The cats are the mob

Most kids haven't gotten to their "The Godfather" phase yet, at the age they watch "Stuart Little" — but that didn't stop writer M. Night Shyamalan from including some references to the crime classic in his screenplay. Snowbell's intense fear of his cat friends is telling enough, but when we meet the rest of the cat crew, their mob-like dynamics unfold even further. Snowbell feels that he has to go along with their plan to "scratch" Stuart, which is another way of saying he has to kill the mouse. While Snowbell certainly doesn't have much love for Stuart in the first half of the movie, all of his tactics to get him out of the house avoid deadly force — until his friends get involved.

The film paints Smokey as the mob leader. He pressures Snowbell into his dastardly ways, before Snow beats his nemesis by forcing him into a creek. The wet, cold cat isn't so scary after that. However, it's not the power dynamics that most hint at the mob metaphor. The cats actually deploy the classic mob phrase "sleeping with the fishes" to signify death — which is even funnier when a cat says it. After that reference, there's no denying that the cats in "Stuart Little" are the feline mafia.

Stuart Little's bizarre reality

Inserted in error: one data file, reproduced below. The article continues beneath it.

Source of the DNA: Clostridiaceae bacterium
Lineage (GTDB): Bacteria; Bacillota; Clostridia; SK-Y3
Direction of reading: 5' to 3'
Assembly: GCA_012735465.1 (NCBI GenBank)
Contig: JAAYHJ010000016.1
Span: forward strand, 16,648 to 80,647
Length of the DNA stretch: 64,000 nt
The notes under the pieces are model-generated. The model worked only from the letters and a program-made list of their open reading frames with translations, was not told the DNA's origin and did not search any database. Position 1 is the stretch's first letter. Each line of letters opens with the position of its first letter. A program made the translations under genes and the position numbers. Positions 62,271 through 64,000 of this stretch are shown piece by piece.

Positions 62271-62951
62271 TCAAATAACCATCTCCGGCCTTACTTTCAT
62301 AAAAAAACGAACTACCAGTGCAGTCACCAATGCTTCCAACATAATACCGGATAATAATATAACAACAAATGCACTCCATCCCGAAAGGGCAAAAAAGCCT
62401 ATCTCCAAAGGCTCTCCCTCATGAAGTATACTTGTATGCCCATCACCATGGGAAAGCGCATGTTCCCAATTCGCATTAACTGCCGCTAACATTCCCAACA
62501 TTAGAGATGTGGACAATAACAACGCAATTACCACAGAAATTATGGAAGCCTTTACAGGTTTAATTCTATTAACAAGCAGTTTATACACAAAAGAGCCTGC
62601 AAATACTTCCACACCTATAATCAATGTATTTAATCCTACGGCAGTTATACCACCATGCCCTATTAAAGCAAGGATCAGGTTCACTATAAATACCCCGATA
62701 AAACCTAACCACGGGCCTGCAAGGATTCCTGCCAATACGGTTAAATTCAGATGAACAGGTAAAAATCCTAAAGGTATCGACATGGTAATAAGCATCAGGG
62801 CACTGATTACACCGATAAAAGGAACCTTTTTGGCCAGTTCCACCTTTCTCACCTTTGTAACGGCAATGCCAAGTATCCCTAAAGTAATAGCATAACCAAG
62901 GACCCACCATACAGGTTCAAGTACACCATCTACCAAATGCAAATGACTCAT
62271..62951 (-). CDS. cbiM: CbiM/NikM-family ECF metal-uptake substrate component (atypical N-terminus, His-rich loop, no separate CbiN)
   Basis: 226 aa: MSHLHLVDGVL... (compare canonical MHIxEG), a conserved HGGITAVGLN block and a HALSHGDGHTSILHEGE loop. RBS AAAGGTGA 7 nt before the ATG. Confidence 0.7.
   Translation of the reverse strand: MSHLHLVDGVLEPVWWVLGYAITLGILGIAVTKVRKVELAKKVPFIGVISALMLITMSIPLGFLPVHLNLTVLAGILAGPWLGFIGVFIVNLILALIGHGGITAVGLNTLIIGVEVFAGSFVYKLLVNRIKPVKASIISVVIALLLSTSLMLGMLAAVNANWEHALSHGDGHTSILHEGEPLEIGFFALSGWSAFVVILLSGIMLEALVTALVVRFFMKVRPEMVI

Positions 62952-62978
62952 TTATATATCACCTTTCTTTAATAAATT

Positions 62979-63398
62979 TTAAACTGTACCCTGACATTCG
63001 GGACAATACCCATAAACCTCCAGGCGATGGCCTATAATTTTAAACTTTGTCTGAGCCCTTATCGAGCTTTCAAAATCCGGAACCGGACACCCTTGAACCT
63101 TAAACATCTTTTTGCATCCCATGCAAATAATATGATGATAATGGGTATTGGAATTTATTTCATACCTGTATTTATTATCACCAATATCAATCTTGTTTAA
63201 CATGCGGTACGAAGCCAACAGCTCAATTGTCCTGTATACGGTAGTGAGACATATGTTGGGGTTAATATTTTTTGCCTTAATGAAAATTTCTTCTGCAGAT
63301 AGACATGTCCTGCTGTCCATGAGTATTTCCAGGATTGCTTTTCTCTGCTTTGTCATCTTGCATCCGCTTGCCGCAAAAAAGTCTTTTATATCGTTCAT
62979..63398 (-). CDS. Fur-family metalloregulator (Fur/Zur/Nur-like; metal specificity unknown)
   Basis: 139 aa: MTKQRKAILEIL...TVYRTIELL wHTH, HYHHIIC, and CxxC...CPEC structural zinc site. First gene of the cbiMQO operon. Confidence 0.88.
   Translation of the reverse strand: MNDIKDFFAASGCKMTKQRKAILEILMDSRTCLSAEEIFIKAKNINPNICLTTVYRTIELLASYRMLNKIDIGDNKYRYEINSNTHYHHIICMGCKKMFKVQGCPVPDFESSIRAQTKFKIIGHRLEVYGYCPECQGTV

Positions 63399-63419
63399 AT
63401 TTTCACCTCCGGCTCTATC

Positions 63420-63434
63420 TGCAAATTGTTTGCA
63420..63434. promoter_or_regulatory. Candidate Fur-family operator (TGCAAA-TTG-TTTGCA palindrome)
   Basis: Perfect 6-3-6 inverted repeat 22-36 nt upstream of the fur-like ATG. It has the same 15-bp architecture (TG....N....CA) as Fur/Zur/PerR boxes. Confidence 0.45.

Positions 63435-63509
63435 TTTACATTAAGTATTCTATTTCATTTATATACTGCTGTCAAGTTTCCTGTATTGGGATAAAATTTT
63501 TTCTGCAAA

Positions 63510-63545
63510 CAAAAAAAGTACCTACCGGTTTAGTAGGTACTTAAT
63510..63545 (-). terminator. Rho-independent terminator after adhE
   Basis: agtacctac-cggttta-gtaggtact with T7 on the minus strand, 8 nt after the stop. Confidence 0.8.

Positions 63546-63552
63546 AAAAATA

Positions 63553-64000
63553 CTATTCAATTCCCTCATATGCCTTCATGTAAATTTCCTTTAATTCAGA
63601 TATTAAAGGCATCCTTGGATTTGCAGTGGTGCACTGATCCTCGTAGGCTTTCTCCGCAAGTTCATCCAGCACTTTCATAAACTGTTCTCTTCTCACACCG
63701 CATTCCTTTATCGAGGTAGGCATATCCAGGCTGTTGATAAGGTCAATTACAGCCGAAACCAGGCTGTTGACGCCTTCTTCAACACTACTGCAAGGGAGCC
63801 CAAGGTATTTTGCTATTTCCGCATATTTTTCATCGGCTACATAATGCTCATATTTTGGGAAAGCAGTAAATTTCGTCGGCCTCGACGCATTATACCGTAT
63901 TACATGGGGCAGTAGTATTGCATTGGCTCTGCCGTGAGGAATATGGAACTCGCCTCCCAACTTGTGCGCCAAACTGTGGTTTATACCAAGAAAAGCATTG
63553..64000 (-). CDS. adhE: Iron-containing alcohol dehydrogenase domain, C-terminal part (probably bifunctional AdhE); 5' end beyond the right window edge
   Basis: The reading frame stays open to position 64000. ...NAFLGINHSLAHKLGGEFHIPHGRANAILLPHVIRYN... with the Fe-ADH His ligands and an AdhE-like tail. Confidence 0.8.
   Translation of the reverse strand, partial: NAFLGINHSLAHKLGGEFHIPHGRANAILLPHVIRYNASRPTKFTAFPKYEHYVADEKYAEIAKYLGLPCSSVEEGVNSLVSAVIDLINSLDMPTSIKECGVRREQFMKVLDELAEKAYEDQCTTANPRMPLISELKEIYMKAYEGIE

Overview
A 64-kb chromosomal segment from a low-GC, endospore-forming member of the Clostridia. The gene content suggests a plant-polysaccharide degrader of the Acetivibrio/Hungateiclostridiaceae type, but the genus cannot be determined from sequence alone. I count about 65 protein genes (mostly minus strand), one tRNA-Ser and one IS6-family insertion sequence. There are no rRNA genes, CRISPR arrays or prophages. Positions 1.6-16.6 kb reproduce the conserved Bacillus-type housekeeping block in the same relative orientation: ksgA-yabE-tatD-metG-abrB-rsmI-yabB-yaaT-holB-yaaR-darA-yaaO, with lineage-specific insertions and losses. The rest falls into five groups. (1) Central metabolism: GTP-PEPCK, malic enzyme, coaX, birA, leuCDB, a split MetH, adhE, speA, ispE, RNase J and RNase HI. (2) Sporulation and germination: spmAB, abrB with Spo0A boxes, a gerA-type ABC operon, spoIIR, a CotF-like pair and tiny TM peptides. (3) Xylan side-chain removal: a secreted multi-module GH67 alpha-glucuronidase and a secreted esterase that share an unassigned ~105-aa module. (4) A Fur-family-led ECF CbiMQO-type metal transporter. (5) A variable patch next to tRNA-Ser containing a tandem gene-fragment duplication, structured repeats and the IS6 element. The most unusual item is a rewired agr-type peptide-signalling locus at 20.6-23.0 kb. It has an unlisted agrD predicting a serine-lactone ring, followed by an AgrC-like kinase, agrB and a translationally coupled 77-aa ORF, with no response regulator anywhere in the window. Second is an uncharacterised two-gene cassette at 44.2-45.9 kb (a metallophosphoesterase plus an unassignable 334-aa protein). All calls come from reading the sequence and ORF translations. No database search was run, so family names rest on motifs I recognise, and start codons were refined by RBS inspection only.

Have you ever seen anyone bring a mouse or bird to a Major League Baseball game? No? That's probably because it just doesn't happen. Yet if you believe "Stuart Little," this is perfectly fine and normal behavior for a family hitting up the local Yankees game. Herein lies one of the weirdest aspects of the "Stuart Little" universe: The Littles adopting Stuart as their son is abnormal, even within their fictional world. Yet no one treats it as such.

Realistically, the Little family would be shunned and ostracized for having a mouse as a son rather than a pet. Honestly, they would be the kooky neighbors everyone whispers about down the street. Stuart certainly wouldn't be embraced by George's friends and his soccer coach, and there's absolutely no way a human school would enroll a mouse. Yet all of that happens.

This open up a lot of questions the movie isn't prepared to answer. If all animals can talk and conduct themselves as humans do in this universe, you'd think there would be specific schools for animals, right? Yet there are none. We're expected to believe that Stuart is just one of the boys. Treating your kids the same is certainly vital, but the guy's a mouse. A mouse.

Where the heck is the social worker?